The Association of Independent Property Brokers and Agents appears to be taking a different route in its ongoing battle against the increase in the minimum bond amount freight brokers must carry — It’s filed an application with the Federal Motor Carrier Safety Administration asking it to exempt all brokers from the increase.
A notice of an application for exemption was published in the Federal Register Dec. 26, and the agency is accepting public comment on the exemption application until Jan. 27.
The increase was required by the MAP-21 highway funding act passed last summer. It stipulated brokers must have a minimum $75,000 surety bond, up from the previous $10,000 minimum. FMCSA published a final rule requiring the $75,000 Oct. 1, with an enforcement date of Dec. 1.
Between Dec. 1 and Dec. 10, AIPBA said more than 8,500 brokers lost their operating authority due to the increase — About 35 percent of all federally licensed brokers.
The Transportation Intermediaries Association, another broker trade group, supported the increase, and one of its staffers, Chris Burroughs, told CCJ earlier this month that while the bond increase may have played a role in the thousands of brokers who lost authority, the issue mainly stems from the registration database needing to be updated, he said.
The American Trucking Associations and the Owner-Operator Independent Drivers Association also supported the bond increase, with OOIDA saying it will protect carriers from fraudulent brokers.
AIPBA has been fighting the increase in court since July, when it filed a lawsuit against FMCSA trying to stop the bond increase. A federal court in December denied AIPBA’s request, but AIPBA has appealed the ruling.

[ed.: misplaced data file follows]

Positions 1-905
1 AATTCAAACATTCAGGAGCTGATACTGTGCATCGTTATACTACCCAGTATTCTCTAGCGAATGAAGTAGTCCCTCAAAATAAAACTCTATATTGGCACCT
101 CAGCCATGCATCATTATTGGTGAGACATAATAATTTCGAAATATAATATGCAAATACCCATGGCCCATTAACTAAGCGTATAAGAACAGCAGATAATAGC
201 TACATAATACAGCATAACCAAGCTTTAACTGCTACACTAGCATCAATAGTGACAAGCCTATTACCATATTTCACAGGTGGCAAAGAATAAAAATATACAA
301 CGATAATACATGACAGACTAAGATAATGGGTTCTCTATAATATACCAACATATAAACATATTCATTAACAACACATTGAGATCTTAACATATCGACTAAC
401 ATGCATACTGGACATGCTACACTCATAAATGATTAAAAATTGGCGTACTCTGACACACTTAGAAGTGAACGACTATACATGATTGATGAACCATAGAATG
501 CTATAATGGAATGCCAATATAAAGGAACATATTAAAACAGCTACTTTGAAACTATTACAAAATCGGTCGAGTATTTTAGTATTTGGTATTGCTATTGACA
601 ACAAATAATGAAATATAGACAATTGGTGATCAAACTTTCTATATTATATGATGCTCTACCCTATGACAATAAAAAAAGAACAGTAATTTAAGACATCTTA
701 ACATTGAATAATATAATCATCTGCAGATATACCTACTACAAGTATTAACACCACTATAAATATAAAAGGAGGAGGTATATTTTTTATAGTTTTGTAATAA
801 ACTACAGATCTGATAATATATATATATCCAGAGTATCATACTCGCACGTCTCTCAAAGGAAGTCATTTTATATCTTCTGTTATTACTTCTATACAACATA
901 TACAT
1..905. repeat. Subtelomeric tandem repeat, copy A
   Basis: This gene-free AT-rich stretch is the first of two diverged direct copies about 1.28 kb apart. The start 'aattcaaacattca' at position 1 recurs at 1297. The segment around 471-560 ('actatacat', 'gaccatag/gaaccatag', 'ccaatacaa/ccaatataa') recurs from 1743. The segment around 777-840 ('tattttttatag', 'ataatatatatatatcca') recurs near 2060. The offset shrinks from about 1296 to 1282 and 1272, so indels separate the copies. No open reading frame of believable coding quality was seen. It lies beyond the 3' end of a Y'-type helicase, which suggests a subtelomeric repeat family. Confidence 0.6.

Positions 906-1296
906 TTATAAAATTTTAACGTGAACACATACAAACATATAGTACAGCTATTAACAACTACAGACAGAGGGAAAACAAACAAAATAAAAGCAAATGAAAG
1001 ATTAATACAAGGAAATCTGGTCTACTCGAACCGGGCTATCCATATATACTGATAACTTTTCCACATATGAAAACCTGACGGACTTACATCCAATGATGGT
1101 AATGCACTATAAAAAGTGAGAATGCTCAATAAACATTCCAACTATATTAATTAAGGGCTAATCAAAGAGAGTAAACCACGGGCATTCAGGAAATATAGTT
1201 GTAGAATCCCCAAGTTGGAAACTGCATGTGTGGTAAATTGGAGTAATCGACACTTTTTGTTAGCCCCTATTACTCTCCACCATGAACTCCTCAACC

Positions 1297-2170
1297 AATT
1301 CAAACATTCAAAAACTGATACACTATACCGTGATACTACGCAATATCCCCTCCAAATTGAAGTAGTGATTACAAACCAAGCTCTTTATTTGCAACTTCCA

In its exemption application to FMCSA, it asks the agency to “permanently exempt all property brokers and freight forwarders from the $75,000 broker bond provision of MAP-21,” according to the Federal Register notice.
AIPBA said in its request that the increase will force “the majority” of brokers out of the business, echoing what its president, James Lamb, told CCJ earlier this month — that he thinks eventually 75 percent of brokers will lose operating authority because of the bond hike.
TIA, however, disagrees with that number, saying the impact on the broker industry will be minimal.
AIPBA also wrote in its application for exemption that the increase discourages fair competition in the transportation industry and will negatively affect rates, which the group says will lead to higher prices for consumers.
To comment, visit regulations.gov and find the rule using Docket Number FMCSA-2013-0513. Comments can also be made by mail (Docket Management Facility (M-30), U.S. Department of Transportation, West Building Ground Floor, Room W12-140, 1200 New Jersey Avenue SE., Washington, DC 20590-0001) or fax (1-202-493-2251).